Steve: Because I noticed you had another piece of software that did something with InfusionSoft. I don’t remember.
Nathalie: Yeah, so that’s the AccessAlly that I mentioned. That’s the membership site plug-in that integrates with InfusionSoft that does all the cool tracking and credit system and unlocking and up-selling and cross-selling, and all that stuff.
Steve: When do you actually sell the full blown membership site?
Nathalie: You mean like the membership program?
Steve: At what point in the sequence?
Nathalie: That actually tends to happen on more of kind of when we do a launch kind of thing. It either happens when people see the courses and then they unlock them, or we’ll just do a promotion for them.
Steve: Can we talk about what a promotion would look like?
Nathalie: Yeah, absolutely. We actually just wrapped one up about a month ago.
Steve: How does it work? Do you do a webinar, or how does it work?
Nathalie: Yes, pretty much every time we do a promotion we’ll have a webinar. Sometimes we’ll have several webinars just because people are in different time zones. Sometimes we actually have the exact same content on all the webinars, but it’s just to catch people at different times. We’ll also invite our affiliates to help promote. We do have a good number of affiliates. Different affiliates will promote different things.
Some people just want to promote the software and some of them actually just prefer promoting the courses in the memberships. We’ll invite them to promote. We also do an affiliate contest. We do have prizes for affiliates who promote as well. We do kind of an email sequence leading up to the webinar, and special bonuses to get people to take action.
Steve: Can we talk about that? What do these pre-email sequences look like?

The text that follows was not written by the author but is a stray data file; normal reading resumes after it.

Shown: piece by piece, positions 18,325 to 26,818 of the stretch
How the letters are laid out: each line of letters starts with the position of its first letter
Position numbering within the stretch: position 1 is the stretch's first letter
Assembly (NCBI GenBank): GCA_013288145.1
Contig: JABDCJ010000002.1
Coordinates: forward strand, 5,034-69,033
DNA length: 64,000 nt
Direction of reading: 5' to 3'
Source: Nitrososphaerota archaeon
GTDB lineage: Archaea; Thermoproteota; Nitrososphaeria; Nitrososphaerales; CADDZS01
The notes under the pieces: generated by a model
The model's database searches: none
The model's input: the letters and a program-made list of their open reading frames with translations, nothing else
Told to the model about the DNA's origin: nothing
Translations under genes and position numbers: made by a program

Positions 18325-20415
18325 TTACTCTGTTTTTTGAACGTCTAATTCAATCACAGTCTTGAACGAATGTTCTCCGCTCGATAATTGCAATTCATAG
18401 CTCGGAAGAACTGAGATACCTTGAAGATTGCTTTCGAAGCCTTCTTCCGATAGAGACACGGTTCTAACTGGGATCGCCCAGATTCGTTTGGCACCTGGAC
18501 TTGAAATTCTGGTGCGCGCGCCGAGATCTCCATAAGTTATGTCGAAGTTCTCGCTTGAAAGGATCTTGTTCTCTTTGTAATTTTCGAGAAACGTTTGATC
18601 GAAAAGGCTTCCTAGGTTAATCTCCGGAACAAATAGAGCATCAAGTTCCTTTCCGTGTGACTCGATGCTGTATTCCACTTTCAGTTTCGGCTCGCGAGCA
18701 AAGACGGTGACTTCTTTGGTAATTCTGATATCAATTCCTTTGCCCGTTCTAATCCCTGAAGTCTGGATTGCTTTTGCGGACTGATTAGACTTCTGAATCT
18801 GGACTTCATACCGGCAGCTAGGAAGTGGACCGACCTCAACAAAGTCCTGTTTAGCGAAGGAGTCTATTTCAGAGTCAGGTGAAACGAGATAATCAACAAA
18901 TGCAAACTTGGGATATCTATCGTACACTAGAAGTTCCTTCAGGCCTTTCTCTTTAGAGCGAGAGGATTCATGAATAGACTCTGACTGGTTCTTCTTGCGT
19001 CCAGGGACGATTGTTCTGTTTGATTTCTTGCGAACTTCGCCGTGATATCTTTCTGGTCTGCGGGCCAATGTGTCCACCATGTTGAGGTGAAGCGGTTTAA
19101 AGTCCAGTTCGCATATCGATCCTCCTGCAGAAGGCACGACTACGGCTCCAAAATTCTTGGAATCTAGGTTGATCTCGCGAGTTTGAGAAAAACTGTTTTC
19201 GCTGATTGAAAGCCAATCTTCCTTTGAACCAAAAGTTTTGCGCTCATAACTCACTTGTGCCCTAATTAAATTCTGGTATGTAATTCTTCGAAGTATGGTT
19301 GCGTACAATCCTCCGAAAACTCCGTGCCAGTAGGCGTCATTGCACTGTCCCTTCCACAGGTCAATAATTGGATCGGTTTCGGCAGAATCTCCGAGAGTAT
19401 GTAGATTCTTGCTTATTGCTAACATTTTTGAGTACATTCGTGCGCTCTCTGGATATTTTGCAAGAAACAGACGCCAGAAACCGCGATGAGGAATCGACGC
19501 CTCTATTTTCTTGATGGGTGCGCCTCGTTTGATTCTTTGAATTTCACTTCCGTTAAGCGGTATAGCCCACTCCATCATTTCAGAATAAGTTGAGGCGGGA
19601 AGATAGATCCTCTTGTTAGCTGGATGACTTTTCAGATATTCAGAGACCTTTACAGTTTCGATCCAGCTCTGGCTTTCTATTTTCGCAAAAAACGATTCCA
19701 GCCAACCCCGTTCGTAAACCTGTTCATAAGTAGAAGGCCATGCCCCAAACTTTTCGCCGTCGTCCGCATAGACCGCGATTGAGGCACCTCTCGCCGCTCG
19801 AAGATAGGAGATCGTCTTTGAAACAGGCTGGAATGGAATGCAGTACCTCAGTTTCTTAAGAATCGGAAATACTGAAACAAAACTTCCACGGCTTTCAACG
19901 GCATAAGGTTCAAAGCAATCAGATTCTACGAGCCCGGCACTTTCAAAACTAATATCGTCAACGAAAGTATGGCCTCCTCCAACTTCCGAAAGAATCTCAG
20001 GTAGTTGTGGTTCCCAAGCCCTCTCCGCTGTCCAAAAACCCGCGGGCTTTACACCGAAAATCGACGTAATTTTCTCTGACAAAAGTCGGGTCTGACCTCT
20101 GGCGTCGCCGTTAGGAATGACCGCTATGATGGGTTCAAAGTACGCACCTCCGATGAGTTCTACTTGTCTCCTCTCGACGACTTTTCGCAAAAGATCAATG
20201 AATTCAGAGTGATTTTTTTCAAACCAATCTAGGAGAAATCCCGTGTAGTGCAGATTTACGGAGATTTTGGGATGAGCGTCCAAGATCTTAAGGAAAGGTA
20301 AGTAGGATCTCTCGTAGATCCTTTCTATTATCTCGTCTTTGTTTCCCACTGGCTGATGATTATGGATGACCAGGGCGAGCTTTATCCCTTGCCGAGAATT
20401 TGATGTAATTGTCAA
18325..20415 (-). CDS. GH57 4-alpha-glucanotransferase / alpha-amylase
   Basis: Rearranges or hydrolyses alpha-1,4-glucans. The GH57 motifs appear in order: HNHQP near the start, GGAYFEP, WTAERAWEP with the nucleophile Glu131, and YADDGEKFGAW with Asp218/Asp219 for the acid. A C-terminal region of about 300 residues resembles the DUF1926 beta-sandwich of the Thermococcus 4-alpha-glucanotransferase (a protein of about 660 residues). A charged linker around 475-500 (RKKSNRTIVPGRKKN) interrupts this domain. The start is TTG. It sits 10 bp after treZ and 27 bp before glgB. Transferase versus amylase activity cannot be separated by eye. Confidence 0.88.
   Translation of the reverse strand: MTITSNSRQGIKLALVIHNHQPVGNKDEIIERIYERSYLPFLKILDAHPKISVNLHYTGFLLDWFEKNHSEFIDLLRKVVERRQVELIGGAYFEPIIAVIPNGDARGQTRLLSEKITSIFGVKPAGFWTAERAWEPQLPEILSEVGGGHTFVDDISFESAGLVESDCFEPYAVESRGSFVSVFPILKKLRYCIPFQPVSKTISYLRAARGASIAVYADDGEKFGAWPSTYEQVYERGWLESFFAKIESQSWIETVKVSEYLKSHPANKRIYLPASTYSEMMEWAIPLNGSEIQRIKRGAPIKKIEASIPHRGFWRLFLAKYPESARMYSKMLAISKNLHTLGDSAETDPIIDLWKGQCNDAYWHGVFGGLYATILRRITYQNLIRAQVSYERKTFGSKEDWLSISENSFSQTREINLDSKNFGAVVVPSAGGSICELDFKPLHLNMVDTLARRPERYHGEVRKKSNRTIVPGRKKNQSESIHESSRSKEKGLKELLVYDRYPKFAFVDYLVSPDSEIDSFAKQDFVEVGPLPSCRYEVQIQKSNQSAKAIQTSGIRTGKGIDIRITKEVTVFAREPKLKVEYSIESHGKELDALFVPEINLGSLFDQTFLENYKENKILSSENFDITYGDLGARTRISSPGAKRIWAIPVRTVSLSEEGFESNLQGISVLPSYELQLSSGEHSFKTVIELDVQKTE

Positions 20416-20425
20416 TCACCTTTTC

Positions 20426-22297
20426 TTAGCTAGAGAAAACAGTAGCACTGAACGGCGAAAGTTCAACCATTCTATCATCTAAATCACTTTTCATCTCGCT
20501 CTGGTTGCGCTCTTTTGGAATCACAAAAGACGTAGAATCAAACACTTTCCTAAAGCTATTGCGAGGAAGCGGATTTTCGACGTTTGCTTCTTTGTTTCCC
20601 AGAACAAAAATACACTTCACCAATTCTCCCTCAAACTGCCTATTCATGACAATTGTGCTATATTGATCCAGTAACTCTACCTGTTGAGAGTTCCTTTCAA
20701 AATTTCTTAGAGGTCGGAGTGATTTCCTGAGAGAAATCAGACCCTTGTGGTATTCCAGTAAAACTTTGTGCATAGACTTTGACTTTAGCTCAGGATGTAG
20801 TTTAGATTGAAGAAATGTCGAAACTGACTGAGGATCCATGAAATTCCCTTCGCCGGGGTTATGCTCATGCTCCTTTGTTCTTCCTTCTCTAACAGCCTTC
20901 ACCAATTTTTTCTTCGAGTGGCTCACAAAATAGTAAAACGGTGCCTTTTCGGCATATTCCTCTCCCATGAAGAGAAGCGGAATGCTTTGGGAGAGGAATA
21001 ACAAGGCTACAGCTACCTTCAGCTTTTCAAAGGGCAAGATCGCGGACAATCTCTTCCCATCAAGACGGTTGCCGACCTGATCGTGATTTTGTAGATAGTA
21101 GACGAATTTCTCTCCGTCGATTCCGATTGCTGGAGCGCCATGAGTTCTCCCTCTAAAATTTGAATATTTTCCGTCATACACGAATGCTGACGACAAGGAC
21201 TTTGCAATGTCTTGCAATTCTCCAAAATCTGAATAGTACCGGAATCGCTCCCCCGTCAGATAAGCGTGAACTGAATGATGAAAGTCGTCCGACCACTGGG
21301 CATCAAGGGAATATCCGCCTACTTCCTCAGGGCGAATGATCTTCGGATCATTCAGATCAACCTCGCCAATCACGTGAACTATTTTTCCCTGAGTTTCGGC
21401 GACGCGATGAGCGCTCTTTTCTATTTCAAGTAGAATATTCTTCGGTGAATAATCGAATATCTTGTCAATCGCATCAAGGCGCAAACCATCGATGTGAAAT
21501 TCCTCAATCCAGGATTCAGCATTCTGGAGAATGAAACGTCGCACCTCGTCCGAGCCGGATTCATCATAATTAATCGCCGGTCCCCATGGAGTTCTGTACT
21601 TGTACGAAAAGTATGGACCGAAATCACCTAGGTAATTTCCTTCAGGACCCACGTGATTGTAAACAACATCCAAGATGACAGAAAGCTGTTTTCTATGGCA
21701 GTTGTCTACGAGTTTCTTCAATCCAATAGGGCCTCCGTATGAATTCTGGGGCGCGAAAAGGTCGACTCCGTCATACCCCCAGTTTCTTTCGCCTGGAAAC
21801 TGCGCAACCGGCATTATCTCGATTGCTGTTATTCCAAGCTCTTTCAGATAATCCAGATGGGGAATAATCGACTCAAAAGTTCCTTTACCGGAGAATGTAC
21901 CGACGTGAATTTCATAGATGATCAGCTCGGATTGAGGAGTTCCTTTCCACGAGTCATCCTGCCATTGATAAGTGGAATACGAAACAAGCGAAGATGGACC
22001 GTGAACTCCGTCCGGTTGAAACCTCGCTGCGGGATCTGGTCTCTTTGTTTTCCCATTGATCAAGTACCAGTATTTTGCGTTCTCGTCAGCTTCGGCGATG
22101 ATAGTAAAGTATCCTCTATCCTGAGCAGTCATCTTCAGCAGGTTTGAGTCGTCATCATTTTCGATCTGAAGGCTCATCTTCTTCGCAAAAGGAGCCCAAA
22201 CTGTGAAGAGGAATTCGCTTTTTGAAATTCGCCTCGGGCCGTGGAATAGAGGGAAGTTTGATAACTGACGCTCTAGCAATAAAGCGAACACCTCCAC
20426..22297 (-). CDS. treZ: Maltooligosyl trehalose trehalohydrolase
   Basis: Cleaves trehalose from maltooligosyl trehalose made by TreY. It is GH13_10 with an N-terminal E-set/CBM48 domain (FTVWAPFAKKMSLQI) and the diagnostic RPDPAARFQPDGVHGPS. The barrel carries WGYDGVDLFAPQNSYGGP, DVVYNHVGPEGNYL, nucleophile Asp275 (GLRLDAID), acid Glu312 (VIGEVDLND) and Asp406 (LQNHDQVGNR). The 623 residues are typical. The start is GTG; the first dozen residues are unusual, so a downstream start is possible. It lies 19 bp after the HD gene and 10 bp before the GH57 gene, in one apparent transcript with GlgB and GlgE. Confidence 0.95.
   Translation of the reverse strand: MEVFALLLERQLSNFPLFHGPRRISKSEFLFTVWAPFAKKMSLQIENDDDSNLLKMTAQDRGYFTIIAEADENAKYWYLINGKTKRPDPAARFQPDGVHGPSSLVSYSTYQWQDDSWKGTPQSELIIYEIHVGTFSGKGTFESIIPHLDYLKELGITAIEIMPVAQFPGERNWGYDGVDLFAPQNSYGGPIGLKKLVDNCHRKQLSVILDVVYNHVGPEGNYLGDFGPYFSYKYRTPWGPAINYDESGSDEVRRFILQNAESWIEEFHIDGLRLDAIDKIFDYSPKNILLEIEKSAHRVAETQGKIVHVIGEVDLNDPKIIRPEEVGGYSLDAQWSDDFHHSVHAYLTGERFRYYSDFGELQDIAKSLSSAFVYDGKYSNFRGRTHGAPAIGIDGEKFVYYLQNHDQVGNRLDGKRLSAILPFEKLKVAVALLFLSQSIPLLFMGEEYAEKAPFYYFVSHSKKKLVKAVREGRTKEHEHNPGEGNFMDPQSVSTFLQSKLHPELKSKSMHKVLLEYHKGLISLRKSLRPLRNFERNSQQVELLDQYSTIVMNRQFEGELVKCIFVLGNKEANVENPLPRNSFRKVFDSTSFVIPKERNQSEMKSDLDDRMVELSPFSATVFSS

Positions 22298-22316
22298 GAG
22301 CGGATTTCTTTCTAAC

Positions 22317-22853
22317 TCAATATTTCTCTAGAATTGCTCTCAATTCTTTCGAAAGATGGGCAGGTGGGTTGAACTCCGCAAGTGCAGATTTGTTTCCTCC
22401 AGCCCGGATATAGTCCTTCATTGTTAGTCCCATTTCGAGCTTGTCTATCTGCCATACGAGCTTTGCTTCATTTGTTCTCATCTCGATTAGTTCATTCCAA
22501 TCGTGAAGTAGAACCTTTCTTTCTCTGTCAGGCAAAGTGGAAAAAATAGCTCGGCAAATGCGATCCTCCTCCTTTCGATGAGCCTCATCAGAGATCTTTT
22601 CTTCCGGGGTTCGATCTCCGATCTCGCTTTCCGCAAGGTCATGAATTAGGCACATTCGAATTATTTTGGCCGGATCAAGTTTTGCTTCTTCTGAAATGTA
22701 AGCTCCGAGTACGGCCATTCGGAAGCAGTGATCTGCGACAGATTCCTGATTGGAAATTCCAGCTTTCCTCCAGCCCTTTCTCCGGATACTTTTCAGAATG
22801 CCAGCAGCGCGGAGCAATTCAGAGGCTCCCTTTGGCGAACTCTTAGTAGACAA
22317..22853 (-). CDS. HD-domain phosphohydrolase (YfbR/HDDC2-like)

Nathalie: Yes. Depending on what the focus is, so for example our last one the focus was kind of on this new accountability feature that we added to the membership site. We talked a lot about accountability, so I had blog posts about how accountability groups are important for business.
Then we also had testimonials or other ways that people have enjoyed that feature already, or kind of gotten a lot out of in the course or the program. Then we just lead all of these things back into the webinar. So whatever the webinar topic is and getting them to show up live.
Steve: What was the topic of the last webinar?
Nathalie: The topic of the last webinar was all about productivity. I realized having an accountability group plus having the right information, and making sure you’re working on the most important things in your business really makes the biggest difference, especially because I just had a baby three months ago.
It was very high on my mind at the time of like, you should really be working on that 20% of the stuff that makes you 80% of the results in your business. That was kind of the main focus. But also getting people to realize that there is the shinny object thing, and you need to really be clear on what these next steps are for your business.
Steve: These webinars that you have with the affiliates, is it one big gigantic webinar with all the affiliates combined, or do you do separate ones per affiliate?
Nathalie: For this one it was just one. In the past we have done different webinars with different audiences and different joint venture partners, because of the baby. I was like I combine our efforts into one webinar.
Steve: Totally, interesting. In terms of the topic, not everyone who comes in is going to know you are. I was curious how you structure the webinar.
Nathalie: Yeah. I like to start with my story definitely to make sure people know how I came here, what my expertise is, and just kind of situate everybody and give them some context. The other thing I like to do is to really showcase our clients and our customers. If I have any good case studies that relate to the topic, I like to bring those up, or even just showcasing what they’ve done on their websites, and what they’re seeing in terms of results as a result of taking the courses that we’ve put together.